#7 - Get on track for next year

Start keeping track of tax documents now. It’s best to start keeping track of your finances now, such as your deductions and any estimated tax payments, so you won’t be overwhelmed when you need to gather paperwork next year. Check out the webinar, Bookkeeping and Accounting Secrets for Small Business Owners, to learn how to spend just 30 minutes a month on your bookkeeping. 

Get back on track

Filing a federal tax return late is not ideal, but it can be done. It's essential to take the necessary steps to minimize the impact of filing late and to ensure you comply with the tax laws. Once you’re back on the right track, you can set yourself up to successfully manage your business taxes for the years ahead.

With tools like ComplYant, you can easily stay in sync. An intuitive dashboard uses research and user-friendly interfaces to match your business with applicable taxes and regulations so you never miss a deadline. Managing important taxes dates can mean saving time and money. Offering a free account is just one of the many ways ComplYant is here to help entrepreneurs and small business owners. You can also find many additional resources to help you manage your business taxes.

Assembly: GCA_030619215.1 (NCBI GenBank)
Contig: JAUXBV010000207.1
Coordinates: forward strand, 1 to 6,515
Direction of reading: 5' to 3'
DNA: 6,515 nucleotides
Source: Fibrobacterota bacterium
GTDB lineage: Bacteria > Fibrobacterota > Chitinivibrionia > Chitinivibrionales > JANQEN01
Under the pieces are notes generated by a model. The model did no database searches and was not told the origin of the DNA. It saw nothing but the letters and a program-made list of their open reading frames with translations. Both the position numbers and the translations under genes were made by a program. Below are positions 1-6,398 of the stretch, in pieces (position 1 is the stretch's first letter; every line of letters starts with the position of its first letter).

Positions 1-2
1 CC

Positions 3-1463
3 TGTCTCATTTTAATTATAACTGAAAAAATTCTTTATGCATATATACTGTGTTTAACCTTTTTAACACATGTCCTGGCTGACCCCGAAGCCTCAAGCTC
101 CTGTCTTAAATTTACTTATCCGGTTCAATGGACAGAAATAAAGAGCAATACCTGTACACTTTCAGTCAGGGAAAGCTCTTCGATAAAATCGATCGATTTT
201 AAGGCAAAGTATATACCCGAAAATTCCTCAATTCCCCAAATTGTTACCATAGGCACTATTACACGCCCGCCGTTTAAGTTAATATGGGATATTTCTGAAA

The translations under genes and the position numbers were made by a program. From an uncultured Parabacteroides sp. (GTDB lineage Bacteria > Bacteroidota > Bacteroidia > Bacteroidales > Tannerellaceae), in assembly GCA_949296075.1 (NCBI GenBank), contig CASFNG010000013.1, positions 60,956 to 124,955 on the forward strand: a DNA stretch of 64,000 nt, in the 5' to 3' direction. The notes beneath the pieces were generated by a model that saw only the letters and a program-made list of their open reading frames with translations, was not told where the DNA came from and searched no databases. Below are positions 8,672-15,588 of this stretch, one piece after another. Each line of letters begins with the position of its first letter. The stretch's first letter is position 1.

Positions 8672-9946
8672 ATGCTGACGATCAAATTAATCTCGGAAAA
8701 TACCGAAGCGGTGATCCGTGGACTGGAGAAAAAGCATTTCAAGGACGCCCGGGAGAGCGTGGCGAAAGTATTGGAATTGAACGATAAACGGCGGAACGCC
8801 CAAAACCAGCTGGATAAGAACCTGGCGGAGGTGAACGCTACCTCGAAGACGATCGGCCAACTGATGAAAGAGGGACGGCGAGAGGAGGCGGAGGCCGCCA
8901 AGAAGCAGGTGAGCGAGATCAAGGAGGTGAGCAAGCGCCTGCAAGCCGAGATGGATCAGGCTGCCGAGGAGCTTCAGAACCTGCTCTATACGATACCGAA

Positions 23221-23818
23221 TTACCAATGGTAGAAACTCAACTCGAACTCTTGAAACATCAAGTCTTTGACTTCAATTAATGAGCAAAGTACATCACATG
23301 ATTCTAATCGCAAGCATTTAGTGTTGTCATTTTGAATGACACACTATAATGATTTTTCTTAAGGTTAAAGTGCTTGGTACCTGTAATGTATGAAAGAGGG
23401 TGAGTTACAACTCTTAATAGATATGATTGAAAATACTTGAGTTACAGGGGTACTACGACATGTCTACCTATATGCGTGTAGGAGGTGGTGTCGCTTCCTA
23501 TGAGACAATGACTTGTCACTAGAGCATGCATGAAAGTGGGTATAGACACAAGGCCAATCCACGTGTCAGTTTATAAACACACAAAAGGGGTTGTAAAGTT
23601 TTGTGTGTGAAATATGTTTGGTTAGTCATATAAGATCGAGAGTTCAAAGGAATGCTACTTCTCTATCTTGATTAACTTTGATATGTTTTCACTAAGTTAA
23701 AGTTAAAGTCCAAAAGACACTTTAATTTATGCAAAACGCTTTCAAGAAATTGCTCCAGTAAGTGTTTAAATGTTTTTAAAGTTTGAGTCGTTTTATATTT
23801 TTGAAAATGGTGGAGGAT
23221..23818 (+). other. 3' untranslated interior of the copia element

Headshot for Amanda Graber, Content Marketing Specialist for ComplYant, a business tax tool for entrepreneurs and small businesses.
By Mandy Graber
Mandy is a seasoned content creator with experience in a wide variety of industries. She works alongside our ComplYant Tax Experts to help make tax-related content more accessible to everyone. In her long tenure as a writer and content creator, she has covered a wide array of topics, including insurance, education, financial technology, and more.